From Consortium News
T he Washington Post and other media outlets last week reported that a former FBI attorney allegedly altered a document related to the FBI's 2016 surveillance of Carter Page, a Trump campaign adviser. FBI Inspector General Michael Horowitz apparently concluded that the conduct "did not affect the overall validity of the surveillance application," which was made with the secret FISA court.
The Post article, as well as articles in The New York Times, at CNN, and in other outlets, downplayed the behavior as having had "no effect" on the FBI's surveillance of Page, ignoring the fact that tampering with a federal document is a felony. That's consistent with the Justice Department's own policy of protecting their own while wrecking the lives of those who have the guts to stand up to them.
Look at The Washington Post's original account of the inspector general's findings. The FBI attorney was just a "low-level employee" who has already "been forced out of the Bureau." The altered document "did not affect the overall validity of the surveillance application." The employee "erroneously indicated he had documentation to back up a claim he had made in discussions with the Justice Department about the factual basis for the application. He then altered an email to back up that erroneous claim."
Let's straighten a few things out.
First, the employee was not "low-level." Attorneys enter the FBI at the GS-11 level. That's a starting salary of $69,581. On Day One of his career, the attorney would actually be a mid-level employee. Furthermore, "low-level employees" are not assigned to sensitive operations involving counterintelligence against a major-party presidential campaign. Hand-picked senior employees get that honor.
Second, even if the altered document didn't affect the FISA warrant application, the statement is irrelevant. The attorney committed a felony, plain and simple.
Third, the media says that the attorney "erroneously indicated" that he could back up the document. But that, too, was a felony. It's called "making a false statement" and it's punishable by up to five years in prison.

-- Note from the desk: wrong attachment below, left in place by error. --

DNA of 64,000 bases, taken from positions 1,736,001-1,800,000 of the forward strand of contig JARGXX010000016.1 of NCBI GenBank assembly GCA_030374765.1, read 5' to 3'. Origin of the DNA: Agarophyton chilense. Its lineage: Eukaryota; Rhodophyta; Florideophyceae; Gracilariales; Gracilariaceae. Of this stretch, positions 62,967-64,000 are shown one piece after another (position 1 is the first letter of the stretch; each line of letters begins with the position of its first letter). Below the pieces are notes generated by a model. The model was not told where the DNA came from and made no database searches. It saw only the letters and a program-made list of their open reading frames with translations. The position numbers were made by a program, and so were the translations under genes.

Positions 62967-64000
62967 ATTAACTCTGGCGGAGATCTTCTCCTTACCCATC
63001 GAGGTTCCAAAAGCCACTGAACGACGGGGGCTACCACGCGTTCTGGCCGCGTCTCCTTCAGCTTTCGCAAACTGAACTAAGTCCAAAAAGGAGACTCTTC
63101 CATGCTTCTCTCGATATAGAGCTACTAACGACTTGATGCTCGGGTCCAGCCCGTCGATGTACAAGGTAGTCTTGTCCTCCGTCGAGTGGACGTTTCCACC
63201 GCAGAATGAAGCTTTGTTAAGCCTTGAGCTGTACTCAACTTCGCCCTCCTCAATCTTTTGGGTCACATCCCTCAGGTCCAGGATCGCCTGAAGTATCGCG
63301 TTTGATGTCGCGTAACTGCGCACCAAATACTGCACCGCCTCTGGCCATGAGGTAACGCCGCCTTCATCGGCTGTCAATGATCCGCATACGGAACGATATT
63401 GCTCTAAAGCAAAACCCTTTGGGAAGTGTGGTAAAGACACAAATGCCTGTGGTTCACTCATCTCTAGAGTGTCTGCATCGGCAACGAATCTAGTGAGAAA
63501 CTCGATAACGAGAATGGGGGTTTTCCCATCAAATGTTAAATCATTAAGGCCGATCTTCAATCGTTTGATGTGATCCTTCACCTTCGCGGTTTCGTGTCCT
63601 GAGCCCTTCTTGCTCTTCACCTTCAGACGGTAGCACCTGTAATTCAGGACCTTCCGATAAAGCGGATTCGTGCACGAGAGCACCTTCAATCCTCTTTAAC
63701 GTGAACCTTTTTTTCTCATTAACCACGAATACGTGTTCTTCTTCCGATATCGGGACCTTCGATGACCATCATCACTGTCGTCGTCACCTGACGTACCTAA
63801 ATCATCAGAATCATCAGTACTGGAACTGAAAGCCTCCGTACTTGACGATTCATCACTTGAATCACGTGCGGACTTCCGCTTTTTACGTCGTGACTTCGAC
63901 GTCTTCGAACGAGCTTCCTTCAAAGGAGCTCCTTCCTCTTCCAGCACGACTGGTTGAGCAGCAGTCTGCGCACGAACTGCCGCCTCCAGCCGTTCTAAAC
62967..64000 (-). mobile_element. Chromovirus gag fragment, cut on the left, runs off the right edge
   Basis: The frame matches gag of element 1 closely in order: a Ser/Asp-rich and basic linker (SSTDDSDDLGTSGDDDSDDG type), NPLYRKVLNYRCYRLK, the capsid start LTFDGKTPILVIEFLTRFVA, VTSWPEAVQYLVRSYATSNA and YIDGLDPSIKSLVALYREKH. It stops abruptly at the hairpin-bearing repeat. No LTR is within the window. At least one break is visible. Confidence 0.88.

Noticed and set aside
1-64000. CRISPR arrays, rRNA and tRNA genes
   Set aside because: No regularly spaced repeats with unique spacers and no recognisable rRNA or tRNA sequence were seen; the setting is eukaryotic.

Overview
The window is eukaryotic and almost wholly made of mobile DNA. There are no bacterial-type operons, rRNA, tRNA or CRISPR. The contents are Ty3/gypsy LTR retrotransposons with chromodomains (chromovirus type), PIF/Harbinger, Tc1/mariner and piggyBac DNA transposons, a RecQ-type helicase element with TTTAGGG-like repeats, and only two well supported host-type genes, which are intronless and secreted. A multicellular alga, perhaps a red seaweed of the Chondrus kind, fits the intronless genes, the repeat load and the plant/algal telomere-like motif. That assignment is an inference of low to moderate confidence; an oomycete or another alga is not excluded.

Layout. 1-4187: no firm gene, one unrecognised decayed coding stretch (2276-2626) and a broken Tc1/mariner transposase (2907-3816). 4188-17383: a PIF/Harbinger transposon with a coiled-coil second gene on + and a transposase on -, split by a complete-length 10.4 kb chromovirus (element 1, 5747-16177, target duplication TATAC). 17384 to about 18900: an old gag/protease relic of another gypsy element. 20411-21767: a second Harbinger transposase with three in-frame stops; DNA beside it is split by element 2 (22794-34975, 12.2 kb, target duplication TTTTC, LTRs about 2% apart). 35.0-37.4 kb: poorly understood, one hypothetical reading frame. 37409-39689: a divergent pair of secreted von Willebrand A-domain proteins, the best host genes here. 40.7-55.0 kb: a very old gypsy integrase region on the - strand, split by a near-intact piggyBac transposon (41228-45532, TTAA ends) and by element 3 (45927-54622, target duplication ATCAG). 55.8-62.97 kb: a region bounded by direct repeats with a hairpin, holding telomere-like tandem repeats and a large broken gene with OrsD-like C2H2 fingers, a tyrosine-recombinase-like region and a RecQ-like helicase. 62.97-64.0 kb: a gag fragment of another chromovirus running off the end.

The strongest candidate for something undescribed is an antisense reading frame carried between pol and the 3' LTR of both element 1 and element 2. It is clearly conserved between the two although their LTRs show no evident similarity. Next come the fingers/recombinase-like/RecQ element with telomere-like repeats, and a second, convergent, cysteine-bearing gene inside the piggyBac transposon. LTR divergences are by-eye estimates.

To make matters worse, there is no indication from the Justice Department that this attorney will be prosecuted. "He's already resigned," The Washington Post tells us, as if that's supposed to make everything OK. Why is the mainstream media shielding FBI malfeasance? For FBI crimes? Because the victim is the Trump campaign, and we're not supposed to like the Trump campaign. It's all about Russia, Russia, Russia, remember? If the evidence doesn't show that, you just change the evidence.
Letter from Terry Albury
We shouldn't be surprised about this kind of behavior from the FBI or from the Justice Department writ large. I received a letter this week from FBI whistleblower Terry Albury. He's the courageous former FBI agent who blew the whistle on systemic racism in the bureau. And he received four years in prison for his trouble. Terry wrote to tell me about an experience that he's having identical to my own, when I was in prison after blowing the whistle on the CIA's torture program.
Terry has less than a year left on his sentence. He has watched over the past year as dozens of prisoners around him have been sent from their low-security prison to a minimum-security work camp. These are prisoners who have committed violent crimes; prisoners who have attempted escape in the past; and prisoners who are incarcerated because they are recidivists. Here's what Terry wrote:
"On 11/13/2018, I self-surrendered to FCI Englewood in Littleton, CO. In assigning me to a Low Security Prison (LSP), the Bureau of Prisons (BOP) placed a Management Variable (MGTV) on my case to counteract my extremely high security score of zero. Of the variables at their disposal, I was deemed to be a 'Greater Security Threat.'
"According to institutional policy:
"When the BOP believes that an offender represents a greater security risk than the assigned security level would suggest, it may apply this Management Variable and place the inmate in an institution with a higher security level. The BOP typically applies this MGTV to offenders with lengthy prior arrest records but few convictions, nonviolent offenders who have a history of poor adjustment under probation or community supervision, offenders with a history of organized crime, offenders with significant foreign ties and/or financial resources, and offenders who have had disciplinary problems during prior incarceration. Inmates who receive this MGTV are placed one security level higher than their score would otherwise require.
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